"Room" is an adaption of an internationally best-seller novel written by Irish playwright and novelist, Emma Donoghue. This is her first book to be adapted into a major motion picture and I have to say that it is a rather impressive one. I have not read Emma's novel yet, but I can only guess that this movie sticks to the novel's roots, considering that Emma decided to write the screenplay herself. Room is a story about a women who was kidnapped during her high school years and locked in a shed for 7 years. She was impregnated by her kidnapper in this room and was locked inside with the child. The child grows up and around the age of five is when the movie picks up. Throughout this entire movie we are taken through this story strictly from the Jack's (the child) point of view. Even though this story is experienced through the lens of this child, the story is in no way filtered or gussied up. It is this intimate and raw story about a child and his mother spending a hugely relevant portion of their existence stuck in this dull, dirty and claustrophobia-inducing shed. This shed contained one small window that emits a tiny portion of daylight into the room. To me, this represented a light at the end of the tunnel. Sort of like a tiny glimmer of hope in a deep and dark abyss. Throughout this entire movie, Jack narrates his experiences as he embarks upon the world. Jacob Trembley portrays this character with such a sense of wonder and innocence that every single narration that I hear from this boy is just heartbreaking. Every time Jack takes away something from the world, he takes it in as something new and exciting even if it is scary. They are things that everyone takes for granted everyday: trees, dogs, the sky, etc. You would think that the dramatic climax would be at the beginning when Jack gets out of the tiny room he has been locked in his entire life, but after-wards, this film just drags in one dramatic scene after another in a way that turns this film into one big heartache an experience. I do have say that Jacob Trembley and Allison Brie's performances carry a lot of the weight of this film. Allison gives a very natural and organic performance. You never catch her overacting or being too stiff during any scene in this movie. Jack Trembley gave one of the most, if not the most, impressive performances of the year. Not just because of his age, but because of how well of a dramatic performance that he gives without over or underacting in any of his scenes. He seemed to take his role with a very adult-like seriousness that translated into a lot of the movie's themes of innocence that are chased by the persistent and harsh reality that Jack and his mother are facing. The directing and cinematography in this film are beautiful. The film's intense theme is complimented with a variety of out-of- focus and close up shots that highlight the child's immediate consciousness as he takes the outside world with fresh- eyes. Many of the scenes are also complimented by a beautiful and breathtaking film score composed by the award-winning Stephen Rennicks who has been crafting soundtracks in the indie film world since 1997. Overall, this is a film that I won't be forgetting for the rest of my life. Mainly because it is a film about escaping outside of the room that you have been stuck in your whole life and discovering a world that has been hidden from you. I know that sounds kind of cheesy but this film does it in the most grounded and intense way possible. Not to mention that it is dosed with themes of abandonment, human-kindness, and media exploitation. I don't usually give films a 10/10. As a matter of fact, I could probably count the films this year that I do consider 10s on one hand. The films I consider perfect are life changing in some way or benchmarks in cinematic history. While this film will probably be washed away by the ever expanding ocean that is cinema, it is not a movie that I will be personally ever forgetting. I can't remember watching a film that made me feel so grateful for just being alive.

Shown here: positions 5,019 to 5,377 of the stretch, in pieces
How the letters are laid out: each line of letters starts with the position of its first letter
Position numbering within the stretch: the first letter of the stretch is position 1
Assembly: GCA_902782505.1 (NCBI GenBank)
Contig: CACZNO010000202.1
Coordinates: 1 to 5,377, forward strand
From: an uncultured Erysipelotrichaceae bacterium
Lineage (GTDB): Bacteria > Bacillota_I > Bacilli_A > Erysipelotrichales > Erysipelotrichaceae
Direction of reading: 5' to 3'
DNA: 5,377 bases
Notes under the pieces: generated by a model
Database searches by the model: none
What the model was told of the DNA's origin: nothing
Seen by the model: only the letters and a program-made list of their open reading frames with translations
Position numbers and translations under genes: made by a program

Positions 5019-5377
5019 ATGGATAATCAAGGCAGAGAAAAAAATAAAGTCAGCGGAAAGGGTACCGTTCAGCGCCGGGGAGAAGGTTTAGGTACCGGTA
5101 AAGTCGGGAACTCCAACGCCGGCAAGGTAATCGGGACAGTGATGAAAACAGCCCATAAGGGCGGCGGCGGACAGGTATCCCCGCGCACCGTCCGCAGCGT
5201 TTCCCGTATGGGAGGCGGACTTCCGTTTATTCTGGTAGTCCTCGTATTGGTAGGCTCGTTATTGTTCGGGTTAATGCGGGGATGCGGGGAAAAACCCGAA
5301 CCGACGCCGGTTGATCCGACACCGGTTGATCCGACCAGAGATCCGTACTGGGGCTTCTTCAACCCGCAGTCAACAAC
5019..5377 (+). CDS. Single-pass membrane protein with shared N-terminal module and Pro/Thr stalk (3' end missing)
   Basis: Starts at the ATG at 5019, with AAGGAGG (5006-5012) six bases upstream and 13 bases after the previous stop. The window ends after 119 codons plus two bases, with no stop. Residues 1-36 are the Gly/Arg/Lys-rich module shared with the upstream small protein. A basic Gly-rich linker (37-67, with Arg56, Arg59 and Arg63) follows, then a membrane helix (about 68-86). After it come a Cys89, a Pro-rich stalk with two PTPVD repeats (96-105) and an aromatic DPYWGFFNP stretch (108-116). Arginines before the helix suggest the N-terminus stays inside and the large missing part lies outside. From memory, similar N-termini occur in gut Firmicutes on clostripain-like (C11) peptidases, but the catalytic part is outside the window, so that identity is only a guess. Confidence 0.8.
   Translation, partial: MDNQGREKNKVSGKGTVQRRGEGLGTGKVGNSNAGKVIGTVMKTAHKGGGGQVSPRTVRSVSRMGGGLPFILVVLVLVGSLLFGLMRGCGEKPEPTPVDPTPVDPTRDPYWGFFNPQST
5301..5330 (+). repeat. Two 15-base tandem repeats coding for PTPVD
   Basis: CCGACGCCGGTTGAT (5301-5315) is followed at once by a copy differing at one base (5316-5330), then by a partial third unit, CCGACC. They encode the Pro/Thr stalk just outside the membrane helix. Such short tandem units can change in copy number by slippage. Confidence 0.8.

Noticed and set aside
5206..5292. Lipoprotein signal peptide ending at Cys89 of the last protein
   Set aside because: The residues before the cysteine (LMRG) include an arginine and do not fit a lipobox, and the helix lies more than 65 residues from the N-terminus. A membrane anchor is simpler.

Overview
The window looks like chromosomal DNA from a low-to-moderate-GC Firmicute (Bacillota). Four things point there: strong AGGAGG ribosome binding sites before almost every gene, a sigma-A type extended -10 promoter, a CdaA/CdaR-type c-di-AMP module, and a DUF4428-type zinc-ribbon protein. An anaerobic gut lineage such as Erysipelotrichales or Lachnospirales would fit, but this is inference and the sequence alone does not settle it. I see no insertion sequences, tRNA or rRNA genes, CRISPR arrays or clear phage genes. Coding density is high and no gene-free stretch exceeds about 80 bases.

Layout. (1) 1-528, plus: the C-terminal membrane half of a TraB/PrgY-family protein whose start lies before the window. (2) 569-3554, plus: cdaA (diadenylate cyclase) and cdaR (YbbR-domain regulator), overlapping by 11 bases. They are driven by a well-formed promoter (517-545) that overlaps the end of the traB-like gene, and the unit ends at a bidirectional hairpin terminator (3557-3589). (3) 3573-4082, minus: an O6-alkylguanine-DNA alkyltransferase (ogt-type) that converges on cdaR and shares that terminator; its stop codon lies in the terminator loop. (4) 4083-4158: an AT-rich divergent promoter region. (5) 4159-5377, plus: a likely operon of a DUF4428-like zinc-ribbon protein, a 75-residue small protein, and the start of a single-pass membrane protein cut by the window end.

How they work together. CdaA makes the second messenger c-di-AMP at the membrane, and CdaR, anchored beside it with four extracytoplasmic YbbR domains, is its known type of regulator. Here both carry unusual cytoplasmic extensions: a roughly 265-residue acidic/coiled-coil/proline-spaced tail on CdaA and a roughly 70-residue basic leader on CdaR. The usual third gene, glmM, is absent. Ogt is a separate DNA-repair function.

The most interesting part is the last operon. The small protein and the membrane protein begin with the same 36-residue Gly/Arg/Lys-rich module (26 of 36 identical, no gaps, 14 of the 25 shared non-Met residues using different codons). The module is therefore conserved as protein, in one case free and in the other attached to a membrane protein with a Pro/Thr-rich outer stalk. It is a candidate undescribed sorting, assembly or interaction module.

A brilliant movie, but painful to watch